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Choreography and Games

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Choreography and Games
« on: February 11, 2010, 02:03:10 am »

I am very very ignorant of choreography as an art, and yet it seems imminent to a lot of games, especially 'on rails' ones (space shooters are probably the ones that stand for me as the most obvious examples, both traditional wave-based ones, and bullet-hell ones).  Has there been much thought about this along more formal/literal lines?  I wonder what the possibilities might be for relationships between various schools of choreography and games.
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Re: Choreography and Games
« Reply #1 on: February 11, 2010, 04:34:00 am »

I always found it really interesting that Merce Cunningham used choreography software for many of his pieces (it seems every one that he did after 1991).

http://www.merce.org/about_danceforms.html

That is of course a very literal connection, but I think a very interesting one nonetheless.
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Re: Choreography and Games
« Reply #2 on: February 11, 2010, 10:14:09 am »

Since we live in Belgium and three of the world's most important contemporary choreographers are Belgian (Anne Teresa De Keersmaeker, Wim Vandekeybus and Alain Platel), we've always wanted to do something with their work. And we recently have, albeit very modestly and just as part of the piece -not as foundation for its structure.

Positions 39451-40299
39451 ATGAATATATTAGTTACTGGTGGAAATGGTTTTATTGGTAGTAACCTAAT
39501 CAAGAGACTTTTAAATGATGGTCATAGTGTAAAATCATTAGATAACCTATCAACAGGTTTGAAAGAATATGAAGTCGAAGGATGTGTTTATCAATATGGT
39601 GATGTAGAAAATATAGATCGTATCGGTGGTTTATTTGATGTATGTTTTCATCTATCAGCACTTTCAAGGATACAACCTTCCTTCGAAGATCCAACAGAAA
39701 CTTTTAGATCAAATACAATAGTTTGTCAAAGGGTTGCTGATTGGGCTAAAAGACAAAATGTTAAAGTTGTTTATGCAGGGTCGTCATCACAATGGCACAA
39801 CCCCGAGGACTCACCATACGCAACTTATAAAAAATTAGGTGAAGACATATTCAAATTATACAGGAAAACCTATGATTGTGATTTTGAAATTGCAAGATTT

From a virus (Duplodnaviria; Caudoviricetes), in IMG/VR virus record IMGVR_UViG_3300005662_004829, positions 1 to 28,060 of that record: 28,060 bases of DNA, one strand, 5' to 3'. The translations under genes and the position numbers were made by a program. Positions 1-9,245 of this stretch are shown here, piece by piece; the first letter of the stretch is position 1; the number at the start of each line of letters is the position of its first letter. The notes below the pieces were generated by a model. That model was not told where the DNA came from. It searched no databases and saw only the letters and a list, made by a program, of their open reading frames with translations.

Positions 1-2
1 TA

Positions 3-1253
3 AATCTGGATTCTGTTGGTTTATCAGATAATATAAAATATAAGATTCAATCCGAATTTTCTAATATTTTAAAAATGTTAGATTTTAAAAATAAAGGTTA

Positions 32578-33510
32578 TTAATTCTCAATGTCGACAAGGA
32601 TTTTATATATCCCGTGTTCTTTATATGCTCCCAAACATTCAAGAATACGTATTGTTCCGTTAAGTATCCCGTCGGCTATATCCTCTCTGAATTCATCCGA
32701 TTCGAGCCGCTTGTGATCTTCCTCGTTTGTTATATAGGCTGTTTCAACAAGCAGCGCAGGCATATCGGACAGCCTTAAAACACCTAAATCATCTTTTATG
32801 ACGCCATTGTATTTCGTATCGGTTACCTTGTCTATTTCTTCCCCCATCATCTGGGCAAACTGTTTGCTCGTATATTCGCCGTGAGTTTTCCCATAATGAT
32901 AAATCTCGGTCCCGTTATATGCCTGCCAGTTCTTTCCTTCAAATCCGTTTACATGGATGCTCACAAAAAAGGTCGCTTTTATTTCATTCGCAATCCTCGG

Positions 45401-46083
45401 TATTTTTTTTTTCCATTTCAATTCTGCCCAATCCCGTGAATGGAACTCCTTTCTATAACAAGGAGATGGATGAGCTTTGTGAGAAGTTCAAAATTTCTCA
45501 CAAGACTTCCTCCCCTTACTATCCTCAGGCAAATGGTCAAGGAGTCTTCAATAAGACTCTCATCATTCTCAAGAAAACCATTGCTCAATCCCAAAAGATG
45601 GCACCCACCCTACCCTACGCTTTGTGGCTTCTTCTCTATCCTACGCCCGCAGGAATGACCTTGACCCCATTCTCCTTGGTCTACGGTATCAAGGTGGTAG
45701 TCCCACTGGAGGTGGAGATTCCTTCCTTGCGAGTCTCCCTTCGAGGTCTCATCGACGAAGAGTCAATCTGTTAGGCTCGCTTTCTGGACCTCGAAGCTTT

There's a big difference between classical ballet that sort ends in Maurice Béjart and the more contemporary style that started in the 80s with Pina Bausch et al. The former seems more suitable for games (especially when thinking of bullet hell shmups) because it is so much about formal beauty and geometric patterns. While the latter is often far more narrative and has a complex relationship with music and symmetry, and is often far less pure (mixed with performance and other art forms). No need to say I vastly prefer the latter. Wink
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Re: Choreography and Games
« Reply #3 on: February 12, 2010, 12:16:31 am »

Mmm. I also know virtually nothing on the subject, but it does seem relevant. It's often relevant to films (martial arts and most action genres, most evidently), so I can't see it not being important to video games.
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